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Clin Interv Aging. 2014 Mar 25;9:477-92. doi: 10.2147/CIA.S54978. eCollection 2014.

A systematic review of interventions conducted in clinical or community settings to improve dual-task postural control in older adults.

Author information

  • 1The Cheryl Spencer Department of Nursing, Faculty of Social Welfare and Health Studies, University of Haifa, Israel.
  • 2School of Nursing, University of Washington, Seattle, WA, USA.
  • 3School of Nursing, University of Washington, Seattle, WA, USA ; Department of Research and Evaluation, Kaiser Permanente, CA, USA.
  • 4School of Medicine, University of Washington, Seattle, WA, USA.

Abstract

BACKGROUND:

Injury due to falls is a major problem among older adults. Decrements in dual-task postural control performance (simultaneously performing two tasks, at least one of which requires postural control) have been associated with an increased risk of falling. Evidence-based interventions that can be used in clinical or community settings to improve dual-task postural control may help to reduce this risk.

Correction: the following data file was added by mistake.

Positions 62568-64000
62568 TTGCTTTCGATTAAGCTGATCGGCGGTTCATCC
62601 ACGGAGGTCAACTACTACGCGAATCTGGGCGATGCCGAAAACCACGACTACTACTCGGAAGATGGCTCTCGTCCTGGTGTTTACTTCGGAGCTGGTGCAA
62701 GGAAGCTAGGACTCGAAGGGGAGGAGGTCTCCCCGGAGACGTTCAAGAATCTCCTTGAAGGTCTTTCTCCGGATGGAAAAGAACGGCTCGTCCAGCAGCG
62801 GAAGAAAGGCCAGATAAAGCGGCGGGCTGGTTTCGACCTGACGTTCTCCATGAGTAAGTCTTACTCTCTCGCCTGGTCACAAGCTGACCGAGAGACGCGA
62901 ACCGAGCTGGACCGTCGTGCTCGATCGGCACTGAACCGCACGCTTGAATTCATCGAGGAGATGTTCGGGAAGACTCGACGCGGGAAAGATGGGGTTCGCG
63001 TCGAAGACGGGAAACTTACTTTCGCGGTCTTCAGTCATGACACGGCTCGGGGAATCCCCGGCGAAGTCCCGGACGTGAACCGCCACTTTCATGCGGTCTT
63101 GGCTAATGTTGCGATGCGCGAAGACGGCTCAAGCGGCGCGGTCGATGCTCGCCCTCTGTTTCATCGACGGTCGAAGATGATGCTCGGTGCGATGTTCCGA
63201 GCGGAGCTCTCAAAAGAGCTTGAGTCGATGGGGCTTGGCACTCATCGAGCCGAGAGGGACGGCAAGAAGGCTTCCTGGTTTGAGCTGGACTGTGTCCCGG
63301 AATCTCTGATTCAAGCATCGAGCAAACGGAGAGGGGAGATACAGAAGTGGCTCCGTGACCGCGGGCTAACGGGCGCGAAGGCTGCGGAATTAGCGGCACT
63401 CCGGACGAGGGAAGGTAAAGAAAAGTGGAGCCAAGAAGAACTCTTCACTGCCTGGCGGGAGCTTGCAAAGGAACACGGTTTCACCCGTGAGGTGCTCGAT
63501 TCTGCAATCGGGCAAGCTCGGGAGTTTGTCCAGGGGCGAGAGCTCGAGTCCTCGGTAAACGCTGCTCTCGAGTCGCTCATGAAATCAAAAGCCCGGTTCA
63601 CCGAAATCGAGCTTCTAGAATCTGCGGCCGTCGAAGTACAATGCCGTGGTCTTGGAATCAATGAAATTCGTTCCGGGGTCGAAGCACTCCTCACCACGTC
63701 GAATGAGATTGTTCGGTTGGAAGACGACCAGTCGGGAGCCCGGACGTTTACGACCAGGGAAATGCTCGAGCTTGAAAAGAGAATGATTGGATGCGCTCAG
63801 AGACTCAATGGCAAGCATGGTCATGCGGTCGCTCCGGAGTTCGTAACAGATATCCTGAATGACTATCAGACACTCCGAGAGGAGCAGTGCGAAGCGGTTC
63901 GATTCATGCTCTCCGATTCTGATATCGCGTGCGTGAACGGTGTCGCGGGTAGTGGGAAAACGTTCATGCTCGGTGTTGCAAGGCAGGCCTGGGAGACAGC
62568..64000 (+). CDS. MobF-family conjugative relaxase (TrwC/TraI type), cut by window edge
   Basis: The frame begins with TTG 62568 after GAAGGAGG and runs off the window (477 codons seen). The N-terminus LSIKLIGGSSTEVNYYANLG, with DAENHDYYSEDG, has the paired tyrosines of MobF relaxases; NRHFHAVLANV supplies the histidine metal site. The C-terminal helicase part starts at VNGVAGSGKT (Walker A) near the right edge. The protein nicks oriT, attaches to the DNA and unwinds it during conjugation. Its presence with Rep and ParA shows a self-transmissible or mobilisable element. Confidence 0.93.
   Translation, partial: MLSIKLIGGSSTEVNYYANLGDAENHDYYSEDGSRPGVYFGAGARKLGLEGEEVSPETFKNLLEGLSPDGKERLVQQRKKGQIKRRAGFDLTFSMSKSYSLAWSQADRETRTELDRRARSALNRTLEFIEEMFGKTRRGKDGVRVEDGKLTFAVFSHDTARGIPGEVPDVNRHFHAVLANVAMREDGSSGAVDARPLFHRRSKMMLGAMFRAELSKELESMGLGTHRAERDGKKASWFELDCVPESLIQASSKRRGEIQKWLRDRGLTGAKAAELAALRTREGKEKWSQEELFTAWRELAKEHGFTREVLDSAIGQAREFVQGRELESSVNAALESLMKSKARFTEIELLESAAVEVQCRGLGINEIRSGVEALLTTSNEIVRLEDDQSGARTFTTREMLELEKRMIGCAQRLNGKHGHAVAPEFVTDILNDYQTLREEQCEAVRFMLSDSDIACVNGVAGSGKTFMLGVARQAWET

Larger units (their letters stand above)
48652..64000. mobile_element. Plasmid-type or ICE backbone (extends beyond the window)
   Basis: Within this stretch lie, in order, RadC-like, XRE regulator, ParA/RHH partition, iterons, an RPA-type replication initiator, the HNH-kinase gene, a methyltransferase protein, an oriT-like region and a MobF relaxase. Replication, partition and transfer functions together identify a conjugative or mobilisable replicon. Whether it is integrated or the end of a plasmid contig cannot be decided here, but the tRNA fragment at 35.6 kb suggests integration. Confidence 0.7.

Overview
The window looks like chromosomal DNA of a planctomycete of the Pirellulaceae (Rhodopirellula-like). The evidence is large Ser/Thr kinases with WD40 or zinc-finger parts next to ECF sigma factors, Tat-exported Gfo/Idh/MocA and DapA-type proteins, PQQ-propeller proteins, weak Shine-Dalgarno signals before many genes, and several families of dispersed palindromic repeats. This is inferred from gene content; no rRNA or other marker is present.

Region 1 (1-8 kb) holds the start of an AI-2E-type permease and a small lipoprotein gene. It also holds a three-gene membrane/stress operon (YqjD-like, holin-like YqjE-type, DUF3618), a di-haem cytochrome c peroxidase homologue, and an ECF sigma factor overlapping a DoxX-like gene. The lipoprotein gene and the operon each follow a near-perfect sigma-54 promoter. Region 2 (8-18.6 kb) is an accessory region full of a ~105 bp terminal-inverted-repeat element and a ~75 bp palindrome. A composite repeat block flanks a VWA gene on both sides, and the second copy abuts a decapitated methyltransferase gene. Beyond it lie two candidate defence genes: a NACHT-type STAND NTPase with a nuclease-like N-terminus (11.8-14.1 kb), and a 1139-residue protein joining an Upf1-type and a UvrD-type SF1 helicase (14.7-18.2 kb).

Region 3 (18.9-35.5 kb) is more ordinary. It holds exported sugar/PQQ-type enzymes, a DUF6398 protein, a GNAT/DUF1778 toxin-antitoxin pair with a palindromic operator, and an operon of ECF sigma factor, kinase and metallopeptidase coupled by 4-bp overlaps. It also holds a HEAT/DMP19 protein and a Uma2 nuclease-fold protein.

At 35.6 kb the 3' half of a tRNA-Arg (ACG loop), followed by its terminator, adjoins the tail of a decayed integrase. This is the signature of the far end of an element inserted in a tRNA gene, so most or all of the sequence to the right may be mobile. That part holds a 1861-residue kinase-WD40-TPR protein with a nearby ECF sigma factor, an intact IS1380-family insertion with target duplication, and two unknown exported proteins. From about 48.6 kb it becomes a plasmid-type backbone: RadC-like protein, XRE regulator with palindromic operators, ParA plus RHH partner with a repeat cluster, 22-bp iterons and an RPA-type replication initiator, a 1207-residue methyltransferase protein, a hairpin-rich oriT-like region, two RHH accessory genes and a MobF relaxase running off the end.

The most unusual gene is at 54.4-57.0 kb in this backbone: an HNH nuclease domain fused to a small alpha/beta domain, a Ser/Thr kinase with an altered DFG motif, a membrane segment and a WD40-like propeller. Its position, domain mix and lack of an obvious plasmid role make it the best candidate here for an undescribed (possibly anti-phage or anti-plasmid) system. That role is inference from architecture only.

PURPOSE:

THE AIMS OF THIS SYSTEMATIC REVIEW ARE: 1) to identify clinical or community-based interventions that improved dual-task postural control among older adults; and 2) to identify the key elements of those interventions.

DATA SOURCES:

Studies were obtained from a search conducted through October 2013 of the following electronic databases: PubMed, CINAHL, PsycINFO, and Web of Science.

STUDY SELECTION:

Randomized and nonrandomized controlled studies examining the effects of interventions aimed at improving dual-task postural control among community-dwelling older adults were selected.

DATA EXTRACTION:

All studies were evaluated based on methodological quality. Intervention characteristics including study purpose, study design, and sample size were identified, and effects of dual-task interventions on various postural control and cognitive outcomes were noted.

DATA SYNTHESIS:

Twenty-two studies fulfilled the selection criteria and were summarized in this review to identify characteristics of successful interventions.

LIMITATIONS:

The ability to synthesize data was limited by the heterogeneity in participant characteristics, study designs, and outcome measures.

CONCLUSION:

Dual-task postural control can be modified by specific training. There was little evidence that single-task training transferred to dual-task postural control performance. Further investigation of dual-task training using standardized outcome measurements is needed.

KEYWORDS:

balance; fall prevention; motor learning; physical therapy; walking

PMID:
24741296
[PubMed - indexed for MEDLINE]
PMCID:
PMC3970921
Free PMC Article
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